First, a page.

Denver will try off-leash dog park where dogs were off-leash anyway

That’s the new tactic that Denver is trying with all you scoffpaws who let your dogs run wild in Speer Boulevard Park.

A temporary off-leash dog area planned for Speer Boulevard Park. (City of Denver)

Legalize it.

That’s the new tactic that Denver seems to be trying with all you scoffpaws who let your dogs run wild in Speer Boulevard Park.

This stretch of green space near Cherry Creek has for years been a gathering spot for dog owners who want to let their dogs off the leash without all the hassle of going to a dog park.

Starting this Friday, Sept. 1, the city of Denver will designate a grassy creekside area near Confluence Park as a temporary off-leash area. The “pop-up park” will be in effect through Dec. 31 during normal park hours.

In fairness, it’s not that the city is simply surrendering to the rule-breakers. Instead, this is an experiment to see whether a dog park might be a good use of the space, according to the parks department.

A temporary off-leash dog area planned for Speer Boulevard Park. (City of Denver)
A temporary off-leash dog area planned for Speer Boulevard Park. (City of Denver)

Anyway, this might be as decent a spot as any to try a dog park. I’ve never seen anyone doing much of anything on its grassy lawn, which is hemmed in by train tracks and Cherry Creek, standing just below Speer Boulevard. Folks on foot will still be able to get around it on the Speer sidewalk.

The experiment is part of the “Outdoor Downtown” plan for green and outdoor spaces around downtown.

“It’s going to help give us the data, the feedback that we need to maybe explore the idea of something more permanent,” said Mark Bernstein, downtown area planner for Denver parks.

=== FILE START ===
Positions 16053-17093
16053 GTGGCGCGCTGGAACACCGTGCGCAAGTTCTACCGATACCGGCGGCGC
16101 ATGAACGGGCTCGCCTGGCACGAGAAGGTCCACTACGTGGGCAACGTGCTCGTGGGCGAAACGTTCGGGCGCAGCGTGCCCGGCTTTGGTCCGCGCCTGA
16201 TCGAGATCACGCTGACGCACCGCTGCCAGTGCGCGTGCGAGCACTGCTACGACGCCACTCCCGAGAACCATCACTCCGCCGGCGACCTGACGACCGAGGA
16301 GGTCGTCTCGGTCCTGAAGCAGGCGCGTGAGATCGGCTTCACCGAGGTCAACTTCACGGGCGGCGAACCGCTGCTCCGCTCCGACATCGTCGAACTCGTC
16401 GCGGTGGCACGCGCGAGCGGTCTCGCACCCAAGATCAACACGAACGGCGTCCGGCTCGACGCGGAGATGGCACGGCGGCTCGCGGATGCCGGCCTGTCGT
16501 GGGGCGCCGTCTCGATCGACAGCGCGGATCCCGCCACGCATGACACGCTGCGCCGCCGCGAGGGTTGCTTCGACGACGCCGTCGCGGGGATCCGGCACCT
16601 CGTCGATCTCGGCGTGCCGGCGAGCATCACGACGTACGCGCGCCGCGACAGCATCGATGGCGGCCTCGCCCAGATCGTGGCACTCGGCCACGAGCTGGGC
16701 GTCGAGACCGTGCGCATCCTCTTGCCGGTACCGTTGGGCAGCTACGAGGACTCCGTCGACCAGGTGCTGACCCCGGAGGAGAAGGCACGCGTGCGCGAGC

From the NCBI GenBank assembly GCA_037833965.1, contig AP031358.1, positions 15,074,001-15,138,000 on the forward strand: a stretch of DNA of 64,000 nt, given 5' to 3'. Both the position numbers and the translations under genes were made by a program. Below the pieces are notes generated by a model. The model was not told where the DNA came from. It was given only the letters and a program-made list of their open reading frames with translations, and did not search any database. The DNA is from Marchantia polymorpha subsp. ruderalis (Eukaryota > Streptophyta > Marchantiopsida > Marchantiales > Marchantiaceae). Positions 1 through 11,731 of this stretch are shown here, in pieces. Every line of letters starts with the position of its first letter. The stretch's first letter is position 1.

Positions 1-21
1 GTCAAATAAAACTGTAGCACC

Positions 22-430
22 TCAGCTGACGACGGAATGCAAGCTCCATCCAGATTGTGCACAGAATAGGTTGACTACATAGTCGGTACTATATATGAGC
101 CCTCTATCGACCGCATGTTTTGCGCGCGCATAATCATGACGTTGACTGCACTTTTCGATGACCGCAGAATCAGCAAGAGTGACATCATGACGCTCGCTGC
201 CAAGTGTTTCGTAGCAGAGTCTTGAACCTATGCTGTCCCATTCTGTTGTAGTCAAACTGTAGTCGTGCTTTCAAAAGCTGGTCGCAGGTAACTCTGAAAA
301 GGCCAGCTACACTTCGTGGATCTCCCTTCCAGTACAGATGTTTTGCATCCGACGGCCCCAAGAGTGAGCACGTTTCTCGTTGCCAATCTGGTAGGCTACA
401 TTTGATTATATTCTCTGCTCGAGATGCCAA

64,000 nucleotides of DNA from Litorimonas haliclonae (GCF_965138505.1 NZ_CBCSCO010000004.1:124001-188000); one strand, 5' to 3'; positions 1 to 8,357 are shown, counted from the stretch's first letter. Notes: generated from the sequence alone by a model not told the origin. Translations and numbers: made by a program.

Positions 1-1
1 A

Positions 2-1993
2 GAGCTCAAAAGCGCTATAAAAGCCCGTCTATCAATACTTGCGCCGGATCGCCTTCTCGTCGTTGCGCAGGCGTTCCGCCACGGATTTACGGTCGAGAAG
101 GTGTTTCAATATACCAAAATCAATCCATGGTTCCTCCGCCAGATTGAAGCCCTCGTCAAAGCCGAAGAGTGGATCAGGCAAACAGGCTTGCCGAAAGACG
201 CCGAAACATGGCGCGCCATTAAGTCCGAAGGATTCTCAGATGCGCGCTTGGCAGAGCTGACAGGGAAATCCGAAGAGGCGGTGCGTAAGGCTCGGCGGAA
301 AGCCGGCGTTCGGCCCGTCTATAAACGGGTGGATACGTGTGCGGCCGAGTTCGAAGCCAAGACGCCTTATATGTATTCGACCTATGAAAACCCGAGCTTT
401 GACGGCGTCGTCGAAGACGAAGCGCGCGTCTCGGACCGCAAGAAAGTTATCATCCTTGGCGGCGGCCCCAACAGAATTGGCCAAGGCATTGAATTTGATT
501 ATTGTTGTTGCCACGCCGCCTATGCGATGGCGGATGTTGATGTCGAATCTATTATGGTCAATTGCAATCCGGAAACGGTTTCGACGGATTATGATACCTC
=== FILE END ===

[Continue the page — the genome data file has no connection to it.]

Converting existing parkland to new recreational uses, he said, is one way to keep pace with the area’s changing demands.

“Half of the downtown core is in a park desert. That’s coupled with the fact that we just don’t have financial resources to expand our land,” he said. “We’re essentially forced into a situation where we need to start thinking more innovatively.”

The city also is opening a permanent dog park at the Carla Madison Rec Center in December. It’s also adding fencing and generally rehabilitating the Berkeley dog park.

By the way: The city of Denver does enforce its off-leash dog rules, handing out $80 fines for the first paw-fense. Legend has it that an enforcer named Jane patrols the area near Confluence.

Are you a person who lets their dog off leash in public? Are you a person annoyed by such persons? Do you prefer cats? Email me.

Andrew Kenney

Author: Andrew Kenney

Andrew Kenney writes about public spaces, Denver phenomena and whatever else. He previously worked for six years as a reporter at The News & Observer in Raleigh, N.C. His most prized possession is his collection of bizarre voicemail. Leave him one at 303-502-2803, or email akenney@denverite.com.